Added a MMC2IEC to my DTV64

Easter time is project time 😉 I spent the free days with working on some of my C64 hardware projects… This time I added a SD-Card based virtual 1541 Floppy emulator to my DTV mod. I integrated Lars’s MMC2IEC Project that implements this HW floppy with an Atmel ATmega32 microcontroller and just a few more parts (available for a few bucks).

Here is how I built it and how to use the Mac as a development system for the AVR controller…


My DTV mod uses a small plastic box as a housing and I wanted to integrate the MM2IEC board inside this case. I came up with the idea to set up the circuit board on the top (and free) side of the case. I use a prototype circuit board and a DIP version of the AVR to build the board:

The SD/MMC-Card connector is a surface mounted version from my local electronics store that I simply glued to the top case. On the left are the two status LEDs, also glued to the top case. Both the SD Card and the LEDs are wired with a 10-pin circuit board connector to the MMC2IEC board.

On the top left side of the board is a 10-pin connector wired up as an ISP port, used to program the flash ROM of the AVR controller. The connector fits directly to the USB ISP programmer called mySmartUSB I use to program the chip directly via USB from my Mac (see below).

On the bottom right side of the AVR is a 10-pin connector that is used as connection to the DTV on the other side of the case. It includes 2 pins for 3.3V power supply and ground, a reset pin to reset the IEC emulation and the 3 control lines for the IEC bus.

Here you can see the full DTV mod with both case sides side-by-side and alread connected:

On the rear side of the DTV box I added two new components: a IEC reset button and a power switch for the MMC2IEC. Both components are wired on the bottom case side and connected to my I/O board already found there. The connector from the MMC2IEC board uses the reset trigger from there. The 3.3V is taken from the DTV main board and passed to a connector array on the I/O board (on the left side) where it is switched by the back power switch. The switched voltage is then fed to the MMC2IEC by the connector. The IEC power switch allows me to disable the MMC2IEC virtual floppy and to use a real 1541 connected to the IEC connector.

Here is a snapshot of the new front side with new the SD slot and the two status LEDs of MMC2IEC:

This is the new flipside with the IEC reset and MMC2IEC power button:


The MMC2IEC requires a firmware in the flash ROM of the ATmega32 to run. Here is a summary of the steps required to cross-compile the c-source for the board and how to transfer it.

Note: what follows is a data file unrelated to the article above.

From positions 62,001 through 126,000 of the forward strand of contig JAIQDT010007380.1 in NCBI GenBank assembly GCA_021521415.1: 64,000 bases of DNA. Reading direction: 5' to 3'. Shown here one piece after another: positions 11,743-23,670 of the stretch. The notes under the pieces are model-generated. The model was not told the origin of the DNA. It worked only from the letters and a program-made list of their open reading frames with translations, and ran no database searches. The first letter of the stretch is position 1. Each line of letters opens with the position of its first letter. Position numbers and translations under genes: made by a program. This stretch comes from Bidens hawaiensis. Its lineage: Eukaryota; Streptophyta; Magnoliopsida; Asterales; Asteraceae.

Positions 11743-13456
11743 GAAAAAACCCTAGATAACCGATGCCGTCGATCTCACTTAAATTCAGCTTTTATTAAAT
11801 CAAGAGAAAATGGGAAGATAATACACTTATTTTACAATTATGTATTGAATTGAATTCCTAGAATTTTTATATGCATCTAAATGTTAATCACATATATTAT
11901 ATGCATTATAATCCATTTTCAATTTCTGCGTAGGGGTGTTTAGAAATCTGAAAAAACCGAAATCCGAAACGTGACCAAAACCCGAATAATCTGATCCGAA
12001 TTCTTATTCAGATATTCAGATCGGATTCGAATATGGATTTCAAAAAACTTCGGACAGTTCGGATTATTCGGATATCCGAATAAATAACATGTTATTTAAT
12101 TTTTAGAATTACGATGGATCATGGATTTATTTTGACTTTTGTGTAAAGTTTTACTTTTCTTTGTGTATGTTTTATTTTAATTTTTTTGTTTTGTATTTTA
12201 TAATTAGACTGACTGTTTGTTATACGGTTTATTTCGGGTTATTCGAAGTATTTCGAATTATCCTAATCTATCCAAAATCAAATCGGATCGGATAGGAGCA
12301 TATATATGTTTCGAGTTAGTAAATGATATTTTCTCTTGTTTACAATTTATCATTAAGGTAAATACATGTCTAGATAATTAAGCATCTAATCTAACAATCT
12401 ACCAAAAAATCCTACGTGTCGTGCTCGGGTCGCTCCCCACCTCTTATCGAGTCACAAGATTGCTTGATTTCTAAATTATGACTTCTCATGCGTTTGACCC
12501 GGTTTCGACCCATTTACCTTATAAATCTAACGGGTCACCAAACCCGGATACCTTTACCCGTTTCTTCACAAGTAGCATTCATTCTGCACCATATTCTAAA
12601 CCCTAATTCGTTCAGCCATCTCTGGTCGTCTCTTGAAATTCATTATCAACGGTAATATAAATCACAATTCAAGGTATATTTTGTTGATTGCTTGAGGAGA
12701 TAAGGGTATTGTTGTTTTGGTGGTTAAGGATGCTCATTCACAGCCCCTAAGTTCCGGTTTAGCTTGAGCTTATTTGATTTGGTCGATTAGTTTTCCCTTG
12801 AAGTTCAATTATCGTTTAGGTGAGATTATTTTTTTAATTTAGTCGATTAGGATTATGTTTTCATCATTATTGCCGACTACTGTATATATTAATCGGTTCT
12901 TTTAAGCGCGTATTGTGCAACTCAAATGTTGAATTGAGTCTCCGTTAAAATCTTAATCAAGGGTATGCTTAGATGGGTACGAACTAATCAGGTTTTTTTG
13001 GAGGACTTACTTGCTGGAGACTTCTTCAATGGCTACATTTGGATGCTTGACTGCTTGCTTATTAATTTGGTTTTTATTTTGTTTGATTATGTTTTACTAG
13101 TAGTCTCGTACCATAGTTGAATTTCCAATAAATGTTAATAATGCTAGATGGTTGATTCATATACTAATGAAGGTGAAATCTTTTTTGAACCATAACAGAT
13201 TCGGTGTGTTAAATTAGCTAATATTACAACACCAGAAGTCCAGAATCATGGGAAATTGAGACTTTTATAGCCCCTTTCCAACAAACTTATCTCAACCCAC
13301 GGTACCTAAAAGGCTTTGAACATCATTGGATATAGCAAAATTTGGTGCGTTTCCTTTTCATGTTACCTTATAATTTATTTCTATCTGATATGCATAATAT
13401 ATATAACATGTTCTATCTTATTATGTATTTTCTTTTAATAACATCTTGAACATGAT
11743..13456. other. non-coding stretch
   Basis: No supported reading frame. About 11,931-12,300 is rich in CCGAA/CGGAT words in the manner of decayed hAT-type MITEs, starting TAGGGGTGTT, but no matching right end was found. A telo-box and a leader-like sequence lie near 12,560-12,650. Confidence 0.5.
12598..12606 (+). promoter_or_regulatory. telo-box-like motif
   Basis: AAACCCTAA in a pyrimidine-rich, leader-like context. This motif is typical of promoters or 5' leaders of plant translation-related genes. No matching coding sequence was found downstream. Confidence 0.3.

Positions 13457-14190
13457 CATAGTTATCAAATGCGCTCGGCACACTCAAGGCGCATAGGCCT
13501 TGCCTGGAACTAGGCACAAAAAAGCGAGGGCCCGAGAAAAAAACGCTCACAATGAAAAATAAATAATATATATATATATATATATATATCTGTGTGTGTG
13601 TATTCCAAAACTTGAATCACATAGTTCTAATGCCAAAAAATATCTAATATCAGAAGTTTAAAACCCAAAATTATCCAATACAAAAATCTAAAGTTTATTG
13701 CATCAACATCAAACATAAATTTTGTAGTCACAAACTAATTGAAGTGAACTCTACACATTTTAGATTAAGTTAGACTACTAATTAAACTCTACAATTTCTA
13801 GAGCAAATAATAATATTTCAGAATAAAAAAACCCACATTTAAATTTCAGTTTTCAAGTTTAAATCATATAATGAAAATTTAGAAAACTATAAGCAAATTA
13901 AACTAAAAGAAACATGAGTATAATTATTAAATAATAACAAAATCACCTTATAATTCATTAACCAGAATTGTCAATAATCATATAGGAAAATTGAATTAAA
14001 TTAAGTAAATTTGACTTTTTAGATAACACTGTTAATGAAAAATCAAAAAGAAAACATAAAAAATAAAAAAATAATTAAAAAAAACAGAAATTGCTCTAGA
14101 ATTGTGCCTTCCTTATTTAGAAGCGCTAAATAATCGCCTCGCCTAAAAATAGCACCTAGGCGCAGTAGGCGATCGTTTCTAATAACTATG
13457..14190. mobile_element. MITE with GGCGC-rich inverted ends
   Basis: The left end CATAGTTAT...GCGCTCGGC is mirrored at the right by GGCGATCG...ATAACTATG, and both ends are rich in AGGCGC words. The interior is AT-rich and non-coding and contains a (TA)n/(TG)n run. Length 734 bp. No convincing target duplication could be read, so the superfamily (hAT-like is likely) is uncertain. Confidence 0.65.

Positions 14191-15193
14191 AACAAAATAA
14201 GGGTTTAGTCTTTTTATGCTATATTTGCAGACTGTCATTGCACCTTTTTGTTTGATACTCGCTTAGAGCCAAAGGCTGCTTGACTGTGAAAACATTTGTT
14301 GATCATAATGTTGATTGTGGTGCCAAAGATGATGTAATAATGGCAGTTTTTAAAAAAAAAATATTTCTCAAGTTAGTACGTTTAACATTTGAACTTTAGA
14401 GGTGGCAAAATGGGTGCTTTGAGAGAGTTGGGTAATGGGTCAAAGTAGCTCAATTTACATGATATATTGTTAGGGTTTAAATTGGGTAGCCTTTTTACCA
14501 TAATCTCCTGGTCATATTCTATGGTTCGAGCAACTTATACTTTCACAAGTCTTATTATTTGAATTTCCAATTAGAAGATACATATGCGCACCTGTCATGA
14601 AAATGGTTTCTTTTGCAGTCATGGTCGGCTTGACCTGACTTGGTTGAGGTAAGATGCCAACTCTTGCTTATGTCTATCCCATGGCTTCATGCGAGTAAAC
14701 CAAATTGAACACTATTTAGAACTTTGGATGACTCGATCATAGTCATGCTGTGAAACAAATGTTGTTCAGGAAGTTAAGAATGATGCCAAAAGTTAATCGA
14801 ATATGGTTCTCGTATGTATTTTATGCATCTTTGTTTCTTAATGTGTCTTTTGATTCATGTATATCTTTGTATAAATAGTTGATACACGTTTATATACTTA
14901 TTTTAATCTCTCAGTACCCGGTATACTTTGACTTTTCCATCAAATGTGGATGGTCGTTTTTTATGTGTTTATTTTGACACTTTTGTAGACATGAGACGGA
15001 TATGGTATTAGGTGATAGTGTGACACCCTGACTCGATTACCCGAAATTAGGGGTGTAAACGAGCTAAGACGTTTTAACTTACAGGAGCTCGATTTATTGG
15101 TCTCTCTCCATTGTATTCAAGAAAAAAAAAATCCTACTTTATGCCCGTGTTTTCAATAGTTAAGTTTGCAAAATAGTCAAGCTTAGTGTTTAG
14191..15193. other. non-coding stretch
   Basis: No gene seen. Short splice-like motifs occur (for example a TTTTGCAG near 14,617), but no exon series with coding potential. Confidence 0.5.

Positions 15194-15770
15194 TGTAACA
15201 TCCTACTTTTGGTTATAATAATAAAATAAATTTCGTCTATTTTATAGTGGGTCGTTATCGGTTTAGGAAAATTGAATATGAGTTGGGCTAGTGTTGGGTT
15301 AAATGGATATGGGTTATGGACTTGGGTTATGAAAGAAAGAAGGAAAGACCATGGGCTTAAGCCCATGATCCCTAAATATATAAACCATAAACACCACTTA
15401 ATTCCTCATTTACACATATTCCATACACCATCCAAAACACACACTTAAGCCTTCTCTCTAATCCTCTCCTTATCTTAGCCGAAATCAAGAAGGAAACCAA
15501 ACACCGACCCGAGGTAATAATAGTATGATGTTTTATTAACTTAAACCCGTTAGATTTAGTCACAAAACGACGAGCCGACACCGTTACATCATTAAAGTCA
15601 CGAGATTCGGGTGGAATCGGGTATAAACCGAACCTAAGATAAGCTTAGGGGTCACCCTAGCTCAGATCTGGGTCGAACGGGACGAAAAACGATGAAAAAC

The source of the MMC2IEC is available on Lar’s MMC2IEC Download Page. Download and unpack it. The included Makefile requires a gcc cross compiler called avr-gcc.

Till Harbaum has written a nice tutorial MacAVR development on Mac OS X on how to set up a AVR gcc environment on your Mac. With his tutorial all the required tools are built and installed in a few minutes.

With the AVR tools now in your PATH, a simple make in your shell will build the final firmware hex file. I had to comment out the DEBUG=dwarf-2 in the makefile because my compiler did not support this format.

To burn the firmware into your ATmega you need the following set up: Disconnect the MMC2IEC from the DTV board and also disconnect the SD-Connector with the LEDs. Now the MMC2IEC board is powerless and has no connection to peripherals. Hook up your ISP-USB adapter (mySmartUSB) in the ISP port and configure the adapter to supply power for the ATmega (see the adapter manual). Now connect the ISP-USB to your Mac via USB and you are ready to burn the firmware…

For ISP programming I use the great avrdude. Just compile and install it. The makefile already has a make program rule. You only need to adjust some parameters (your mileage may vary):


make program runs avrdude to program the flash:

avrdude -p atmega32 -P /dev/cu.SLAB_USBtoUART -c avr910 -U flash:w:mmc2iec.hex

I use the following UART Driver to access the mySmartUSB programmer on my Mac.

If you successfully flashed the ATmega you are almost ready to go… Almost, as you need to set the FUSE bits in your AVR correctly otherwise the whole thing won’t run! Setting these bits is a bit tricky, but AndyDTV showed it nicely on a Forum 64 Post:

[ ] JTAGEN // disable JTag

[x] BODEN // enable Brown-out-detector
[x] SUT1 [ ] SUT0
[x] CKSEL3 [ ] CKSEL2 [x]CKSEL1 [x]CKSEL0 // 8 Mhz internal

These values can be converted into an avrdude call for the first time initialization of the device:

avrdude -p atmega32 -P /dev/cu.SLAB_USBtoUART -c avr910 -U lfuse:w:0x94:m -U hfuse:w:0xd9:m -U flash:w:mmc2iec.hex

If the FUSE bits are set up correctly then you are ready to go: Power on and cross your fingers 😀 If everything went well the two LEDs blink shortly and from now on the inserted SD-Card responds to device 8 in your DTV. Copy your favorite programs onto it and enjoy them on your DTV. (Have a look at the MMC2IEC manual for a description how to use D64 images…)

Now I will enjoy my new virtual drive, check out some games and later on will have a look on the MMC2IEC source to see what can be hacked there 😉

2 thoughts on “Added a MMC2IEC to my DTV64

  1. Hi, on my setup (Mac Snow Leopard + mySmartUSB MK2) I always have to disconnect the programmer from the USB after running avrdude. If I try running avrdude two times in a row the serial connection times out. Looks like avrdude isn’t resetting the port correctly when it exits. Have you experienced similar issues?

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